Book Notes: When Coffee and Kale Compete

Last week my friend Rajagopal advised me to read “When Coffee and Kale Compete: Become Great at Making Products People Will Buy

The book introduces the interesting concept of Jobs to be done or JTBD.  What I liked about and made me glued to the 200 pages of the book is one simple thing: Building product for customers, nothing else.

The two core principles of JTBD are about customers:

  • The desire every customer has to improve themselves and their life situations.
  • How customers imagine their lives being better when they have the right solution.


I will focus on customers and competitions which the book talks about. These are the notes from from the book.


  • Customers wants help in making themselves better.
  • Your desire to delight customers will drive you to invent on their behalf.
  • A dissatisfied customer does not complain; he just switches.
  • Customers can tell you of their struggles, how they expect life to be better, and how they interact with the products they use. But they cannot tell you what to do about it.
  • Design your product to deliver customers an ongoing feeling of progress.
  • Customers need to feel successful at every touch point between themselves and your business, not just at the very end when the outcome of an action is realized.
  • A successful product and business will continually improve customers’ lives. As customers use your product to make their lives better, they will face new challenges and desire new goals and outcomes.
  • Products have no value in and of themselves. They have value only when customers use them to make progress.
  • What can we change to better meet your needs?  << Ask your customer, it makes them more comfortable.
  • Talk with customers to learn what messages connect with them. It can be as simple as asking them to describe why they like your product.
  • Studying what customers consider as competition helps you reveal what pushes them to change.
  • Discover what customers value. Learn their expectations at the moment of purchase and/or first use and avoid over engineering solutions.
  • A great deal of waste happens when solutions are developed with features that customers don’t value. Customers value the progress a feature may deliver, not the feature itself.
  • If customers have anxiety over the cost-value relationship of your product, offer a discount.
  • If customers experience anxiety in using your product, find a way to make your product less intimidating.
  • If your product doesn’t help customers make progress, price doesn’t matter.
  • Identify any habits-in-use that keep customers from using your product. Adjust your product to help them along.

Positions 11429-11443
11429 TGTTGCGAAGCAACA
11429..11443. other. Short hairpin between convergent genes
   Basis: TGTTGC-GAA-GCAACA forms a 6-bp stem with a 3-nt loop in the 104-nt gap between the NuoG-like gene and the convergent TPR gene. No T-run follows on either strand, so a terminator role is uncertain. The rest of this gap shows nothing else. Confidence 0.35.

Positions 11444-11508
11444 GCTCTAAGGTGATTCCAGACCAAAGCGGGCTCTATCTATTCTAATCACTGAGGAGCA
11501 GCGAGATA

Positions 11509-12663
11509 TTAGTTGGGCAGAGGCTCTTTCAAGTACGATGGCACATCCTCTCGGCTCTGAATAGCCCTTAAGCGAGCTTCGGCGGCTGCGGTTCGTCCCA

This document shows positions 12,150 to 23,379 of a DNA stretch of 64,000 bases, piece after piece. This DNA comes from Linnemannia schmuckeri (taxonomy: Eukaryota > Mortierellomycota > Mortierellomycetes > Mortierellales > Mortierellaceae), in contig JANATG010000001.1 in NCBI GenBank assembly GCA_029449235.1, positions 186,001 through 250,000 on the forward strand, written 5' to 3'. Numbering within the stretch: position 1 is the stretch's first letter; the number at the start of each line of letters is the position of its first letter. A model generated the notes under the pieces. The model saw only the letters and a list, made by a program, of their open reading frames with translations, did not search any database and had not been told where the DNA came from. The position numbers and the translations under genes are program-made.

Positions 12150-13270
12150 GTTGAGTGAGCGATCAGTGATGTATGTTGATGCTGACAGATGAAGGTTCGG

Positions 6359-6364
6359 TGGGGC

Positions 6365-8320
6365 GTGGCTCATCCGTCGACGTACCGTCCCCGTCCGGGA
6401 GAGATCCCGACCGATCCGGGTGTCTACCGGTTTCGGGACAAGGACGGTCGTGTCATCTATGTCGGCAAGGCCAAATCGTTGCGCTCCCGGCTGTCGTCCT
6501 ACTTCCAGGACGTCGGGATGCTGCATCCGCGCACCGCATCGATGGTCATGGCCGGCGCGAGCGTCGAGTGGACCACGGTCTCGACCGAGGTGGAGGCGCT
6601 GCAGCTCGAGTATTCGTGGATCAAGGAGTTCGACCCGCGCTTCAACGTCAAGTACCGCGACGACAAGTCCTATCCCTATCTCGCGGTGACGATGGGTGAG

• Comparing the habits of your best customers with the habits of those who recently quit is a great way to figure out how to turn switchers.
  • For customers who’ve stopped using your product, ask them why.
  • Grow your business, reduce churn, and capture more profits by delivering progress to customers.
  • A great salesperson understands that customer “wants” come from the system, not the customer. So, if you want to change “what customers want,” all you have to do is convince them of a Job that is worth getting Done.
  • Do customers a favor: help them visualize making progress. Create marketing and advertising materials that tell customers that you understand their struggle for progress, that help them visualize how life will be better when they have the right solution, and that explain why your product is the right solution.



  • You might think you’re alone in a market or have market superiority, but some unknown competitor might be stealing away your customers. Your only sign that something is wrong is decreasing sales.
  • Competition is defined in the minds of customers, and they use progress as their criterion.
  • Customers don’t define or restrict competition based on the functionality or physical appearance of a product. Instead, they use whatever helps them make progress
  • Studying what customers consider as competition helps you reveal what pushes them to change.
  • How can you beat the competition? Eliminate the need for the customer to make a trade-off.
  • Learn how to think about competition, become better at identifying real threats to your business, create better messaging that properly speaks to what customers consider as competition, and know how you should and shouldn’t design a solution.
  • Don’t assume two products are competitors because they look or function similarly.
  • Confirm that competition exists between products by finding customers who switched.
  • Every innovator, whether creating a new innovation or improving an existing one, should have a clear idea of how his or her customers see competition. When you’re creating a new innovation, you need to answer these
    • What are customers going to stop buying when they start buying our solution?
    • if you’re creating a new feature for an existing product, you need to ask, “What behaviors or other products is this feature going to replace?”


Other takeaways:

  • Success stories of founders applying  JTBD.
  • How just building product without taking customer survey resulted in failure of Tata Nano and Godrej ChotuKool. It also mentions how  Godrej repositioned ChotuKool and got success.
  • How creative destruction eat Kodak and made it bankrupt.
  • Why comparing PC with Mainframe or comparing PC sales with smartphones are incorrect.


I would like to  thank the author for writing this book because it just talks about how your product should be empowering your customers and making your business profitable.

If you wish to know more about JTBD do follow  for more user stories, techniques and latest updates.